participle clauses

[b]Hello everybody

i need your help with the participle clauses.

i read many articles about the subject but i could’nt understand it.

can you help me please ?

can you explain it with more simple language ?

:cry:

[/b]

Hi aysha, and welcome to the forum.

Participle clauses can begin with a present participle (doing), a past participle (done), or a perfect participle (having done).

Have you already tried to learn all three of those?
.

hi yanki

thanks for replying so quick
yes i have learned those today.
i just don’t know how to make a sentence using a pariciple clause …!
can you teach me how to do that with some examples.
alsom can you write 10 sentences for me to transfer it to relative clauses…

extra opinions are welcomed

Hi aysha

Are you currently learning how to transform sentences such as the following?

  • The dirt road that leads to the barn is full of debris.
    (The dirt road leading to the barn is full of debris.)

  • A man who was wearing a Donald Duck mask robbed the bank yesterday.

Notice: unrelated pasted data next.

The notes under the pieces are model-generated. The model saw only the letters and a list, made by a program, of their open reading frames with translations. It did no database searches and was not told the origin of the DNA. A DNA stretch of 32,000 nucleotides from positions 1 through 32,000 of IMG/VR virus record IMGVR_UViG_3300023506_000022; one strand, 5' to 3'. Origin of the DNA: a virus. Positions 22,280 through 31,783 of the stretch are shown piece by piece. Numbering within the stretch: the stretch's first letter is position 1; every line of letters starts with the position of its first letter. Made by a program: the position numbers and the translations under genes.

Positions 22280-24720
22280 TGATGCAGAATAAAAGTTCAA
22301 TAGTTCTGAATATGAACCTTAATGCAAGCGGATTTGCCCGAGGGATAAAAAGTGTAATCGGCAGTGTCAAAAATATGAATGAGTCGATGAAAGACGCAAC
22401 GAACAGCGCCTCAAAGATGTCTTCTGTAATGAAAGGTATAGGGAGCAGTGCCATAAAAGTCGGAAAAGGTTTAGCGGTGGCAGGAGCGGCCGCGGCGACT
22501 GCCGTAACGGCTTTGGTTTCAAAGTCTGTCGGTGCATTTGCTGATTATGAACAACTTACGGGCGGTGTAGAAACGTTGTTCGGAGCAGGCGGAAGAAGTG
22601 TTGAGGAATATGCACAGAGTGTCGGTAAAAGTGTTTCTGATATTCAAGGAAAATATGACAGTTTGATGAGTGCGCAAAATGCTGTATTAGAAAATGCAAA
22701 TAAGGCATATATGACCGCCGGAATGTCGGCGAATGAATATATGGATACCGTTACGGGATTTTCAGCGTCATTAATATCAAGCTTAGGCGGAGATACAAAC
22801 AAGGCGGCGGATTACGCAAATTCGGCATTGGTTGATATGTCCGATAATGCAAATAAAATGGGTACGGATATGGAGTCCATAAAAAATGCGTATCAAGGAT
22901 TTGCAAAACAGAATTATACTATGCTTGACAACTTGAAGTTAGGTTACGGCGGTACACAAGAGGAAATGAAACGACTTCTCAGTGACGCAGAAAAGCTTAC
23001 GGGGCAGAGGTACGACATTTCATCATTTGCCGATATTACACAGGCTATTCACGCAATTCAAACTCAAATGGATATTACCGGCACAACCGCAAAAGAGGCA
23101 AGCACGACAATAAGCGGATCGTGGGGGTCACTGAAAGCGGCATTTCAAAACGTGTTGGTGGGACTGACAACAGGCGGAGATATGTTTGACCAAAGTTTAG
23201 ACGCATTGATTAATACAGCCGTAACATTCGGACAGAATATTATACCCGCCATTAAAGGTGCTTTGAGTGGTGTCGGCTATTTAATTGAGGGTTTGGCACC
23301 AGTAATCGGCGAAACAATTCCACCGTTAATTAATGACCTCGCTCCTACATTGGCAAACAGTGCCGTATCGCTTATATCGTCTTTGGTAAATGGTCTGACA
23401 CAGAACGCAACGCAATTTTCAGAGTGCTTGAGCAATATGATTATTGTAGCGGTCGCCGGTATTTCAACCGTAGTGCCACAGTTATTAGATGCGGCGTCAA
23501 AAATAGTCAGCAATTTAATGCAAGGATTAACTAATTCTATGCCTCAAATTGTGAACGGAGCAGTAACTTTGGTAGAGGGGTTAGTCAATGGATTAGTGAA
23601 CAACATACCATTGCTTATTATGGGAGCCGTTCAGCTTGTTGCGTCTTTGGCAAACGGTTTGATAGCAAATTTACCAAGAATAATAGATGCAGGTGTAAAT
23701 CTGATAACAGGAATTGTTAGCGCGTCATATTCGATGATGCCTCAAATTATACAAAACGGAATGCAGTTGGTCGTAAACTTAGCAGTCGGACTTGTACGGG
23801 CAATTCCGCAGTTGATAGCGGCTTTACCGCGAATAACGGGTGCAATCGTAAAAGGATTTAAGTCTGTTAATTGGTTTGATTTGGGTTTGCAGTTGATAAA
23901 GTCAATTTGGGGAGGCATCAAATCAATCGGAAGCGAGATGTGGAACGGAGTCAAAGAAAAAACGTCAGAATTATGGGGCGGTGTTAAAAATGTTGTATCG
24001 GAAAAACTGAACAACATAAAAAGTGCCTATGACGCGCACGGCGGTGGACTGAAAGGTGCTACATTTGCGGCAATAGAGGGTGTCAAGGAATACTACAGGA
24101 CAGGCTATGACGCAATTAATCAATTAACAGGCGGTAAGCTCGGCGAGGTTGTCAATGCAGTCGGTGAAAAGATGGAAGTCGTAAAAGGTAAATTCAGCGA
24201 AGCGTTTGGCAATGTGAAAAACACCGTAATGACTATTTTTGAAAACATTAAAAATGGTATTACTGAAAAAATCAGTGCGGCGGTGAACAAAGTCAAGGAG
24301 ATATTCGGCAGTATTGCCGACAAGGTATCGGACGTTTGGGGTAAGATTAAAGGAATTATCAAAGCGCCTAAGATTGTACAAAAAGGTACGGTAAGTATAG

(A man wearing a Donald Duck mask robbed the bank yesterday.)
    .

yup,
i am tring to teach myself that
i just want some one to help me.
to give me sentences that i will transform, then he or she can correct those sentences to me.
i want to know when do i use the past participle clause or the perfect or the present ?

we use -ing clauses to say what somebody (or something ) is (or was) doing particular time :
ex:

  • Do you know the woman talking to sam (the woman is talking to Sam)
  • i was woken up by a bell ring ( a bell was ringing )

-ed clauses have a passive meaning
the boy injured in accident was taken to hospital

one more thing I need to add is present participle clause does not reflect the tense, it modifies the meaning.
For ex :
A man who was wearing a Donald Duck mask robbed the bank yesterday.
A man who worn a Donald Duck mask robbed the bank yesterday.

the 2 sentences can be transfer to present participle clause, and you cannot figure it out the original sentence is continuous or simple tense.
A man wearing a Donald Duck mask robbed the bank yesterday.